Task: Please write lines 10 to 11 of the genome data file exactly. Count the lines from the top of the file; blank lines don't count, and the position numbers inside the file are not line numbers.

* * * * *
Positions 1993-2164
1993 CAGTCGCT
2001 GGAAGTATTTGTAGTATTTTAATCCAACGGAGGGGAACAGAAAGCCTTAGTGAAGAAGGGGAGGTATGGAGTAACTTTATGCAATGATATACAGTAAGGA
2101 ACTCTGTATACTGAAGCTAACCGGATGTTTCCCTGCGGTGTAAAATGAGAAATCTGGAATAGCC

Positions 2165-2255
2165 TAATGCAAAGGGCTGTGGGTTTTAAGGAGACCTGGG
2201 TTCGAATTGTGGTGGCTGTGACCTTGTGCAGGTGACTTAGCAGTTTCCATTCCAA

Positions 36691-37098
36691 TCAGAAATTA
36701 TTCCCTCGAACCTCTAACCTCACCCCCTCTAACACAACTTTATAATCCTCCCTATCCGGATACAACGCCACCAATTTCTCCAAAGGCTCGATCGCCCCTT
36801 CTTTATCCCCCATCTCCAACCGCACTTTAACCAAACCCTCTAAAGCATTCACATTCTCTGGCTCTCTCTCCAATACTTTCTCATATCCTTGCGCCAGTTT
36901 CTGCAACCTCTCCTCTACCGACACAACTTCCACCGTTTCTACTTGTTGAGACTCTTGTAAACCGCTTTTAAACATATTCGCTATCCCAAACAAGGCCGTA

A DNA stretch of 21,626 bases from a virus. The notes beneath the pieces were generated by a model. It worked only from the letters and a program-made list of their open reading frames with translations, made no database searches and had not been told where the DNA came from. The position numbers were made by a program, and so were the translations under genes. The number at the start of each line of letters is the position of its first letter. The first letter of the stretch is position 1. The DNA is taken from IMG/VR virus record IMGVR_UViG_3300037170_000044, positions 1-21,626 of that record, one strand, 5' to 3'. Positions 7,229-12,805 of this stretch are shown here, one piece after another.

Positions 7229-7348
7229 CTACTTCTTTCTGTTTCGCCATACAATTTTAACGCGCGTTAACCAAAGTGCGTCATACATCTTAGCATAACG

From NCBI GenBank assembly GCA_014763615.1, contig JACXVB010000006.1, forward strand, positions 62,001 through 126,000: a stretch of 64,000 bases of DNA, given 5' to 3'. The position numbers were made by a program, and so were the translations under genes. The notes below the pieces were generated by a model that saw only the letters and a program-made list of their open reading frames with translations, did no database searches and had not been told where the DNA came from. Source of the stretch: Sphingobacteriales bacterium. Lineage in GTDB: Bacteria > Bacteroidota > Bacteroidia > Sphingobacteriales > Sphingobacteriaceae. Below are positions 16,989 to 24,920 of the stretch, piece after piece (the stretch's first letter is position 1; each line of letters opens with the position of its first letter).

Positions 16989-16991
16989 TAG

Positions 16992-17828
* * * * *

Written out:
36701 TTCCCTCGAACCTCTAACCTCACCCCCTCTAACACAACTTTATAATCCTCCCTATCCGGATACAACGCCACCAATTTCTCCAAAGGCTCGATCGCCCCTT
36801 CTTTATCCCCCATCTCCAACCGCACTTTAACCAAACCCTCTAAAGCATTCACATTCTCTGGCTCTCTCTCCAATACTTTCTCATATCCTTGCGCCAGTTT